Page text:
Top 5 Audiobooks for Product Designers
I love learning but I’m not much of a reader. That’s how I fell in love with audiobooks. Audiobooks are a great way to learn something new as you’re sitting in traffic or going for a run. As a product design nerd + audiobook addict, I’m often asked for recommendations on what design related books work well in an audio format. So, what you’ll find below is a list of the top 5 audiobooks I most often recommend to others.
Make It New: The History of Silicon Valley Design by Barry N. Katz
Time: 8 hrs and 27 mins
TLDR: It can be grind at certain times but holy shit does it give you perspective on where we are now.
Katz explores the history of research and design through stories about major players like Apple, Xerox, HP, Atari, IDEO, IBM and more. The story is epic and it really helped me understand where I fit in as a Product Designer in 2018. It’s humbling to hear how the bricks were laid by the previous generation of designers.
Tip: Keep a pen and paper handy to jot things down for future Googling. Katz discusses a lot of physical products, computers, software, etc. that you’ll be dying to see rather than just hear about.
Hooked: How to Build Habit-Forming Products by Nir Eyal
Time: 4 hrs and 44 mins
TDLR: An easy to understand overview of psychological principles that WILL help you design better products.
In my opinion, this is required reading (or listening) for anyone working in tech. It does a great job of covering why and how people develop habitual relationships with products. It also does a great job of pointing out the ethics involved in how these psychological principles are applied. After listening to the audiobook, I picked up a hard copy so I can refer back to specific sections (and that’s a huge pain with audiobooks).
Tip: Speed it up to 1.5x the normal speed. The narrator is SUPER monotone and has that classic “narrator” tone that drives me nuts. Speeding it up helped a lot.
Lean vs. Agile vs. Design Thinking: What You Really Need to Know to Build High-Performing Digital Product Teams by Jeff Gothelf
Time: 45 mins
TLDR: Overcome the buzzwords and understand how Lean, Agile and Design Thinking fit together.
There is no fluff in this book. I’ve read The Lean Startup and Lean UX. I’ve worked in agile environments and taken courses on “Design Thinking”. All these concepts make sense but the lines between them start to get really blurry… If you’ve already done some reading on these topics there won’t be much new here except that Gothelf compares them all side by side in one spot — which I found very helpful.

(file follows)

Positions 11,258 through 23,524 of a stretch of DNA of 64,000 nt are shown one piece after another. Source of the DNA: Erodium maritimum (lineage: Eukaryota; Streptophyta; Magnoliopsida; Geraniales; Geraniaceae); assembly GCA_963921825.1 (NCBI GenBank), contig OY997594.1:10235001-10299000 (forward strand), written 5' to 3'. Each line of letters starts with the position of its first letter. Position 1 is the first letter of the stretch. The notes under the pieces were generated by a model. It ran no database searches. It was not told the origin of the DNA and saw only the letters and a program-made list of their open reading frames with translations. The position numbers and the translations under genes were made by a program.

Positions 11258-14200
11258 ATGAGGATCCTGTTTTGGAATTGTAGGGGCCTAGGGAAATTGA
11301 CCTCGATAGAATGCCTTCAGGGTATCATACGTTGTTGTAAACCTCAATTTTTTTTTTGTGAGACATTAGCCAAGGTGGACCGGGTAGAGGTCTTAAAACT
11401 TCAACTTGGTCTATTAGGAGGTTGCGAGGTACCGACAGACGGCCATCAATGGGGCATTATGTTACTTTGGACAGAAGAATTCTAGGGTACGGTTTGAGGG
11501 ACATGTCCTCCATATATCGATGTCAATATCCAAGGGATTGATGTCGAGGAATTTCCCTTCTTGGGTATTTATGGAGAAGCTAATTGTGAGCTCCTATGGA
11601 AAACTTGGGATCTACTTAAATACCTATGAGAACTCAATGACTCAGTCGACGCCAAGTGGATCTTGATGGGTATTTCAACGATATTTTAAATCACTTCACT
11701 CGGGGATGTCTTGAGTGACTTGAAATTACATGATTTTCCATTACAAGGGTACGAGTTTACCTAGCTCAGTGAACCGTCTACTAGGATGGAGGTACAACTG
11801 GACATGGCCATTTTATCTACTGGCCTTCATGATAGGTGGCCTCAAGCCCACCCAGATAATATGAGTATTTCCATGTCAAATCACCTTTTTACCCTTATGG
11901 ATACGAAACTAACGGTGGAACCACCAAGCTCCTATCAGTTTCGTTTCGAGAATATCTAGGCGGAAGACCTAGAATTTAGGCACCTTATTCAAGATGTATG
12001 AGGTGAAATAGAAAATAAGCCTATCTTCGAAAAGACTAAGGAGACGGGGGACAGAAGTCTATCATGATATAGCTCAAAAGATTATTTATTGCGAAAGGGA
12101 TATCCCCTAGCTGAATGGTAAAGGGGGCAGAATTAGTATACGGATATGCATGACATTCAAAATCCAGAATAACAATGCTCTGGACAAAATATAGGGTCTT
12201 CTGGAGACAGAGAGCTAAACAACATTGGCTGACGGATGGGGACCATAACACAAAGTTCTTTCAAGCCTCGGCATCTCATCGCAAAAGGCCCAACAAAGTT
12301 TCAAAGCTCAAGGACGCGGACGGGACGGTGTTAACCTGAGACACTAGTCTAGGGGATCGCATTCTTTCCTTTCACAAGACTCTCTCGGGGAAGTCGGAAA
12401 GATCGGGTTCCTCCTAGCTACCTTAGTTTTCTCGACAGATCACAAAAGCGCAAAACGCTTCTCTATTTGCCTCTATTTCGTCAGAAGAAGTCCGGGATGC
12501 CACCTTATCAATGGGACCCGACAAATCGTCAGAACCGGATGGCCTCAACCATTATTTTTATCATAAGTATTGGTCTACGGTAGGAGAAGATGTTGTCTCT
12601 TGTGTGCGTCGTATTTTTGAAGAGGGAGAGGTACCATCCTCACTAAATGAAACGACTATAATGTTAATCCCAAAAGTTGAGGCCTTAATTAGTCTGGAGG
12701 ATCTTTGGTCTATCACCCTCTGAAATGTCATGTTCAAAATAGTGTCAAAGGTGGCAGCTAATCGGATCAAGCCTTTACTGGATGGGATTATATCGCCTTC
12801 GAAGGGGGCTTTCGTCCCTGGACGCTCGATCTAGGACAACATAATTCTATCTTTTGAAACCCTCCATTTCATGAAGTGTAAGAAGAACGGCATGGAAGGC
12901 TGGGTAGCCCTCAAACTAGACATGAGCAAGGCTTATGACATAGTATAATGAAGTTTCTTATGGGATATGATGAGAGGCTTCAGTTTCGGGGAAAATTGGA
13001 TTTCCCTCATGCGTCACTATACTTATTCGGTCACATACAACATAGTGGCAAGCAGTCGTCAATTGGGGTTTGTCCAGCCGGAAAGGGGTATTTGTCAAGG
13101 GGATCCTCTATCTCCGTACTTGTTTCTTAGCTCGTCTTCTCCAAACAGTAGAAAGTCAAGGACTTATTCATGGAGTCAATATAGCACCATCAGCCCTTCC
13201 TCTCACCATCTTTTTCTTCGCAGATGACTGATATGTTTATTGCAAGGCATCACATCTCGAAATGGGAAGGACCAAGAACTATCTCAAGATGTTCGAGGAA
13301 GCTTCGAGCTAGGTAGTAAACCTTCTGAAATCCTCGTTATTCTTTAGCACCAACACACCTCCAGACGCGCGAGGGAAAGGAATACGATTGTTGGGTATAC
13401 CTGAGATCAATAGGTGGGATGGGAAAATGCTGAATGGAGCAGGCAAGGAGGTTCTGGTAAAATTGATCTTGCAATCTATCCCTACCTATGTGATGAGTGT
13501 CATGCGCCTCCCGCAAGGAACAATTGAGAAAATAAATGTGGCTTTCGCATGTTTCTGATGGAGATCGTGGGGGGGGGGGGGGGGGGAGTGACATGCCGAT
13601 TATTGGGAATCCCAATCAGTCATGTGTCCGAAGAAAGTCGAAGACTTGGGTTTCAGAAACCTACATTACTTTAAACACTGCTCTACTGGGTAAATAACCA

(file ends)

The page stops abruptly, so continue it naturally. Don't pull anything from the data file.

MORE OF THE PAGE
Tip: If you have an Audible subscription, don’t waste a credit on this one as it’s only $3.95.
The Laws of Simplicity by John Maeda
Time: 2 hrs and 44 mins
TLDR: An inspiring breakdown of how to create “simple” things.
In this book, Maeda breaks down how to create simple products into 10 “laws”. This book is full of practical advice that can be immediately applied to whatever you’re working on. This is one of those books that really gets me fired up and reminds me why I love being a designer 🤘
Tip: Don’t just listen to this once. It’s short and worth digesting over time.
The Design of Everyday Things by Don Norman
Time: 10 hrs and 39 mins
TLDR: Just listen to it. This is the #1 book I recommend to new and experienced designers.
This book by usability legend Don Norman (i.e. Nielsen/Norman Group) is a classic. Norman does an amazing job of breaking down the science behind WHY something “feels right” or “is easy to use”. I’ve read complaints from people saying it’s “dated” as it was written in 1988. In my opinion, those people should shut up. Sure, there are no references to modern products or SASS companies but the concepts still apply. “The Design of Everyday Things” is probably my favorite book of all time. Seriously, just go listen to it (or read it).
Tip: Speed it up to 1.25x as the pace is a bit slow.
Did I miss one of your favorites? Comment below… I’m always looking for new books to check out!
P.S. The links above are linked to my Amazon affiliate account. If you buy a book I’ll get a small kickback. It’s up to you if you use the links, either way is cool 😉